At Future Commerce, we've interviewed a host of executives and entrepreneurs working to build brands they passionately believe will change the world for the better. Through our hundreds of hours of discussion, a clear trend has emerged: How we define a meaningful brand is in flux. Iconic American brands have generally promised good prices as well as quality and interesting products. But that’s changing. What we — as a nation and as a consumer base — value today is far more nuanced and demanding.
Our perceptions of what constitutes brand value are evolving and highly fractured, and this should come as no surprise. The coronavirus and systemic racism have brought our society’s deep inequalities into stark relief. It’s hard to believe in a brand that promises to deliver traditional values if you’re just entering the adult world, burdened with crushing college debt and few employment opportunities on the horizon.
Entrepreneurialism has always been an agent of change, though one that, admittedly, doesn’t really equal access to things like funding. Despite the odds, we’ve seen admirable brands carving out a niche for themselves — 81 of which we celebrate in our report, Nine by Nine. What makes them worthy of praise? Here are some key takeaways from the report:
It’s hard not to look for an alternative to a company — the richest in the world — that asks its essential employees to donate sick time to one another if they get COVID rather than offer paid sick leave. But with one-hour or two-day free shipping, a huge selection, and a host of killer perks, its hard to break one’s Amazon.com habit.
While no brand can compete feature-to-feature with Amazon, there are plenty that are giving the behemoth a run for its money. Target, through its wholly-owned delivery service, Shipt, comes pretty close to Amazon. Plus, it's way better at nailing the millennial aesthetic with in-house brands. Others in this category include Instacart, Shopify, and Arfa.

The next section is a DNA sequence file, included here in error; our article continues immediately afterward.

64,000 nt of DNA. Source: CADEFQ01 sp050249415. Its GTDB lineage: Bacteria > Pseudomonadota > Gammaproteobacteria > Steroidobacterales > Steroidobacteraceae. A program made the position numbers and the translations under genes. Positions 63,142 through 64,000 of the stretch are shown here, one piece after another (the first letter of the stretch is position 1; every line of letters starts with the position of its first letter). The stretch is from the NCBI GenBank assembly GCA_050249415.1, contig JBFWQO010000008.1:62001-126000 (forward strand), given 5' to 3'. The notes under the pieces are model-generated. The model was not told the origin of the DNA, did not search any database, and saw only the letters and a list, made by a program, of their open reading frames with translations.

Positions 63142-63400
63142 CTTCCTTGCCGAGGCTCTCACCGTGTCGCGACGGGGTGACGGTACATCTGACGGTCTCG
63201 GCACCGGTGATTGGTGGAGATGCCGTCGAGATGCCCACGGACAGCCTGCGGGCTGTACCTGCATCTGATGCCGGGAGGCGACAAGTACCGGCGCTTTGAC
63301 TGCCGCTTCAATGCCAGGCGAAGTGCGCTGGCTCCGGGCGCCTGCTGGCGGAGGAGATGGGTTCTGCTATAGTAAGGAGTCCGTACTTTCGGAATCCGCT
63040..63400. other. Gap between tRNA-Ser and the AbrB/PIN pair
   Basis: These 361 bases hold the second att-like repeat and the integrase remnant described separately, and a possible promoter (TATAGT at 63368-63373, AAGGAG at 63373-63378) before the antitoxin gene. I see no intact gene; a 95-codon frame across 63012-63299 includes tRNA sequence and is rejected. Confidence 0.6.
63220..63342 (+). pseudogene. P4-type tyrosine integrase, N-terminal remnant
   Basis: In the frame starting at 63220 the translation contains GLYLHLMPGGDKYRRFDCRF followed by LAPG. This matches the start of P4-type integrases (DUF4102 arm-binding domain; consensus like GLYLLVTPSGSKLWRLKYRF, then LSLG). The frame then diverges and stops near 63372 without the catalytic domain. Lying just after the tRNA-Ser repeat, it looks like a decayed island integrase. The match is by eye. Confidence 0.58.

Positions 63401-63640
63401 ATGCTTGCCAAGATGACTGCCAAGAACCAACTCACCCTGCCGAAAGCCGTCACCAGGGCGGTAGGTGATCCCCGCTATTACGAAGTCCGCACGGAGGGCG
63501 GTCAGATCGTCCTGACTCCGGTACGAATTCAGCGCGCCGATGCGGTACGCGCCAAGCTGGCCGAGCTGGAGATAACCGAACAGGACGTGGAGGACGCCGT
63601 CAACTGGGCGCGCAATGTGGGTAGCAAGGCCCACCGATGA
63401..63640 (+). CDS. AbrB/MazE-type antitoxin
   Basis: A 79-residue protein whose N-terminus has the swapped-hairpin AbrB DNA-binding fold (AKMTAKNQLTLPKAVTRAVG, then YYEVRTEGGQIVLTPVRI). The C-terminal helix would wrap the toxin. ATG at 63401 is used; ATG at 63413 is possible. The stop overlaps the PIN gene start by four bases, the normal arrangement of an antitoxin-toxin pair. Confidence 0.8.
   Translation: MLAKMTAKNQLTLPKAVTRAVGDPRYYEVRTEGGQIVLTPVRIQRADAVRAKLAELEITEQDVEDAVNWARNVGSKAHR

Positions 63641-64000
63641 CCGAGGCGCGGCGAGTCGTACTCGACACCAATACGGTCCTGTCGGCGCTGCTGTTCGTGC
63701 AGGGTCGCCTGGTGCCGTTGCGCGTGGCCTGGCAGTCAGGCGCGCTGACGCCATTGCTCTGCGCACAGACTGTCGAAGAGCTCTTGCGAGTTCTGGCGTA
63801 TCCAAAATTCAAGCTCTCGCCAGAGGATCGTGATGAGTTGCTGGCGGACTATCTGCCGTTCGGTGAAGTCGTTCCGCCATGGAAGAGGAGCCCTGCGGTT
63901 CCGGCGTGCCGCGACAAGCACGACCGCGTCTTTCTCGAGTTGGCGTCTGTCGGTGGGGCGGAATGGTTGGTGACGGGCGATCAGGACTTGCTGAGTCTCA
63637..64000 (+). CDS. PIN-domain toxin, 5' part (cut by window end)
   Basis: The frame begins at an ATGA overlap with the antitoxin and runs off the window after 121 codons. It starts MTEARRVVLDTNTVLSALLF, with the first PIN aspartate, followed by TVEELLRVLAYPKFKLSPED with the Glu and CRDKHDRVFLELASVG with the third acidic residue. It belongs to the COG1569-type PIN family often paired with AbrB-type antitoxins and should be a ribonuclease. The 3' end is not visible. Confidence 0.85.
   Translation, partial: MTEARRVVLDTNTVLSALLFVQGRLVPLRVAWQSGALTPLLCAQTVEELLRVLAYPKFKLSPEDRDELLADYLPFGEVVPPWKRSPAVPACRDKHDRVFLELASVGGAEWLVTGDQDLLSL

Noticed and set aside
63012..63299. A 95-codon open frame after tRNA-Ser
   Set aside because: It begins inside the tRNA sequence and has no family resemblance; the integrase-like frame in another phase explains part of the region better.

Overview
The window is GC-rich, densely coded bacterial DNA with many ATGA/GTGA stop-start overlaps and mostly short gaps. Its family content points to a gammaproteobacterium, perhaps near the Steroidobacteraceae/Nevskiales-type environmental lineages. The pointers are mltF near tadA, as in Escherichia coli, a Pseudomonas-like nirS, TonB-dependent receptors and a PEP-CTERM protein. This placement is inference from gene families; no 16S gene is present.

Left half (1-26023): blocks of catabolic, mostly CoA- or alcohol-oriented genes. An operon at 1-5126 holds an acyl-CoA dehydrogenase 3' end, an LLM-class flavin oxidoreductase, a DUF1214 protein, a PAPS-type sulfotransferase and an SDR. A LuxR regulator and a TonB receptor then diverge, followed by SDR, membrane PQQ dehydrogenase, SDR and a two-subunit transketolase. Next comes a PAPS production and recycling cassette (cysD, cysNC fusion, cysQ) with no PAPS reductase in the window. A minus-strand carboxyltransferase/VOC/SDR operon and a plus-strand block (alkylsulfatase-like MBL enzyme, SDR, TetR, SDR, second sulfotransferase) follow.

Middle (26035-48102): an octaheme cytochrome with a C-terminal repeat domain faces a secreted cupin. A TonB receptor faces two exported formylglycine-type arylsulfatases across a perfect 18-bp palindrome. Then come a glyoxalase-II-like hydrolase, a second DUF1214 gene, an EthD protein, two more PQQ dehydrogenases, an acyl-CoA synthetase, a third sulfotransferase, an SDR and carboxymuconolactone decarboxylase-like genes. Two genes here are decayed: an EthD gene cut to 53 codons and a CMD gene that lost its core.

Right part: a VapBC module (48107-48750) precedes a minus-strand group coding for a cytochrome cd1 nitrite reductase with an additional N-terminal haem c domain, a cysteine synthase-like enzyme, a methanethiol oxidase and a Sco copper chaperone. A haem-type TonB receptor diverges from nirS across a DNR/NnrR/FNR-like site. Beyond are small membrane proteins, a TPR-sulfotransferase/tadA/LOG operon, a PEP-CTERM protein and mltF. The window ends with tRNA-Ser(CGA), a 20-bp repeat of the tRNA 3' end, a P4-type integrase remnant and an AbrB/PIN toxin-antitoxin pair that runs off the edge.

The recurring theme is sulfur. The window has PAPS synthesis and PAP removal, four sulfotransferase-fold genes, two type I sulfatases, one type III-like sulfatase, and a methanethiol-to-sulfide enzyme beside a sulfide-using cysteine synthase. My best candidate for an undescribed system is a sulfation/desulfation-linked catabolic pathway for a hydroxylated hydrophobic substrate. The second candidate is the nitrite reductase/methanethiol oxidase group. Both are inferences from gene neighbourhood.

Have you met CARLY? She Can’t Afford Real Life Yet, but “real life” — aka the kind of stability that comes with, say, homeownership — isn’t entirely her thing. She “thrives on impermanence — cool things come and go much quicker.” All the memes, trends and stuff that gain global status or appeal never manage to penetrate her consciousness.
CARLY prefers brands such as Entireworld, Starface, thredUP, which get her way of thinking: embracing diversity and taking a much broader definition of who and what's beautiful. Brands take note: In the years to come, CARLY will join her Gen Z cohort in the largest purchasing power generation ever known to mankind
Purpose-driven brands, as we write in the report, “inspire us to aspire to an ideal. When we buy from them we feel that we're taking part in the things that matter most.” Patronizing these brands allows us to live a life that’s consistent with our values.
Purpose-driven brands are noteworthy because consumer behavior is quickly aligning with a worldview. We seek eco-friendly, fair-wage paying, diversity-embracing brands like REI, Seventh Generation, and Allbirds because we want to vote with our dollars, and these brands provide us a venue to do just that.
Late Stage Retail
Late stage retail recognizes the extreme inequalities in our retail system. Wealthy people have no shortages of malls and retailers catering to their whims, while working-class people may need to travel substantial distances to pick up a quart of milk or diapers. In e-commerce, late stage retail is all dark patterns, subversive techniques, and hyperpersonalization that coerce people to buy, even if that’s the wrong choice for them.
Brands in the late stage retail category buck this trend. Rather than exploit, they seek to uplift underserved communities, create sustainable products, pay their employees a living wage, and treat their suppliers ethically and fairly. Patagonia, King Arthur Flour, and Pattern are prime examples.
There’s So Much More
To understand the full breadth and depth of how the brand landscape is changing, download Nine by Nine: 81 Brands Changing Our World. Our other themes are New Luxury, Audience First, Community Driven, 100 Club, and Local Heroes. What’s interesting about many of the brands we highlight is their focus beyond just profit. They believe that their customers are unique human beings who deserve to be treated as more than a number. This makes Nine by Nine brands worthy of our admiration and recognition.
Brian Lange is the co-founder of Future Commerce, a retail media research startup focused on helping e-commerce businesses create strategic vision.